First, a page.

It is possible to get special passes for the local JR trains, which are open to residents and visitors alike. These are available only seasonally, but allow you a wonderful sense of freedom to explore those hard to reach places. Check out the JR website for more details.

Pros: Slow and steady, you can enjoy a different side to the country than most people get to see zooming between the hotspots.

Cons: The pace can be agonisingly slow and in the sticks, trains are infrequent - plan itineraries in advance to avoid wasting considerable amounts of time or you’ll get hot and bothered with long distances between swims.

By Bus

Perhaps most famous for its trains, but Japan has a highly efficient and comprehensive bus and coach network, with reasonable prices to boot. Shorter urban travel can be slow and inefficient but for longer distances, if you can bear the lack of leg space you won’t find a cheaper option.

The great thing about taking the coach is that the timings can work more in your favour. Whereas the first trains don’t start until dawn, the bus allows you to beat the train, and arrive at your destination in time fresh and early for a sunrise swim and a day’s activity. Well, maybe not so fresh, but early and maybe even better slept than you would be getting up at 4am for the first train.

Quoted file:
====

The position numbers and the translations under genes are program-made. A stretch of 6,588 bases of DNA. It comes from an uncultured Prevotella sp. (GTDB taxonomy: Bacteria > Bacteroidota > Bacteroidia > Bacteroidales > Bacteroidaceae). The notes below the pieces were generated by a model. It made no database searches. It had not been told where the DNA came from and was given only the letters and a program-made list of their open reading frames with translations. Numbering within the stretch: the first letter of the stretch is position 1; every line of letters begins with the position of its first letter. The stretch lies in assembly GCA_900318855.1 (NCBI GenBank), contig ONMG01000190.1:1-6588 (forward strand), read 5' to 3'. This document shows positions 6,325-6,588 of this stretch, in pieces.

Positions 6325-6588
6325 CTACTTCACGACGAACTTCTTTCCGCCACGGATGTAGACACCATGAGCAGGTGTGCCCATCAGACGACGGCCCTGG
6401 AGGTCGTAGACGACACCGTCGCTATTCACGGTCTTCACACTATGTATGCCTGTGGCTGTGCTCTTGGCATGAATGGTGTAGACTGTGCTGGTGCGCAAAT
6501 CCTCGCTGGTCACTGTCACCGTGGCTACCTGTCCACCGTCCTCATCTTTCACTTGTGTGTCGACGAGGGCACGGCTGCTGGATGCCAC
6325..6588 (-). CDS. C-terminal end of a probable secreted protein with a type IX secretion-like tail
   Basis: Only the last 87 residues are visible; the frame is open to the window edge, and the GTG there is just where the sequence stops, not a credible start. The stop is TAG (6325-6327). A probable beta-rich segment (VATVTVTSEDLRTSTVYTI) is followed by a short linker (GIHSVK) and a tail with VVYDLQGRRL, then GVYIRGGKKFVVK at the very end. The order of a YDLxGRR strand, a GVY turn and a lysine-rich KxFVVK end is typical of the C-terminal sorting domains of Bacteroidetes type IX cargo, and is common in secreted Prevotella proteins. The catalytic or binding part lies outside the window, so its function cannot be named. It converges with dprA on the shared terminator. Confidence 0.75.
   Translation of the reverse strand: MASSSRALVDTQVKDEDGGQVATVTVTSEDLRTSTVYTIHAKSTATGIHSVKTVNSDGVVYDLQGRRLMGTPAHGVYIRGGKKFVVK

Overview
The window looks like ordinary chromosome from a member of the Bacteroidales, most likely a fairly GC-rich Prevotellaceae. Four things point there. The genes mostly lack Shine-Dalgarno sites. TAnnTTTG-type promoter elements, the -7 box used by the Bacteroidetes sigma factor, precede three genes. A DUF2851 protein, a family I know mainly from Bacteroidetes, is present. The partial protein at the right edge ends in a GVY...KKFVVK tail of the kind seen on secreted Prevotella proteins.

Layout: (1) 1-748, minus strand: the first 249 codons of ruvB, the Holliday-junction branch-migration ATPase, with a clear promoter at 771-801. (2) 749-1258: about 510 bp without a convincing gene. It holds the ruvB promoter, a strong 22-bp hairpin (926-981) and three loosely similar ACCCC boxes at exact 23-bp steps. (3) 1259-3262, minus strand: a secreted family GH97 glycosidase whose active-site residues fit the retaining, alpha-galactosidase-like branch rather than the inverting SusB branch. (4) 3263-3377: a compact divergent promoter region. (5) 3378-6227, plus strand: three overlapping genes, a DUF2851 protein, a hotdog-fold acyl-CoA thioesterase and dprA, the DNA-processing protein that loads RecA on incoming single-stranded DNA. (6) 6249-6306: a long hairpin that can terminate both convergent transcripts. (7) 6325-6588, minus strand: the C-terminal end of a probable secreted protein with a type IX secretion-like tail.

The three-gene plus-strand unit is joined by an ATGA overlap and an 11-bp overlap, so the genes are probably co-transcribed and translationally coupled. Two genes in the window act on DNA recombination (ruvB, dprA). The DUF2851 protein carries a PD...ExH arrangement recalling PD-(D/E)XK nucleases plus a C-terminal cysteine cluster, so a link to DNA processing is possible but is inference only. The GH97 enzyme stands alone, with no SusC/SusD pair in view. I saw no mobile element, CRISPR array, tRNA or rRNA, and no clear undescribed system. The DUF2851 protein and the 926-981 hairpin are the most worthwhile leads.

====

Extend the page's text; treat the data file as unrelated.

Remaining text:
Unlike the long-distance coach travel you may have experienced in the past, in Japan there is no danger of sleepless nights or noise as almost everybody seems to don a mask and pass out, even before departure. On the downside this does mean it’s hard to party on the bus, but every dark cloud … you do get to check out lots of very hi-tech coffee machines at service stations.

Check out Japan Bus Lines to search routes and availability.

Pros: It’s hard to beat the cost, and some destinations are not served by the express trains.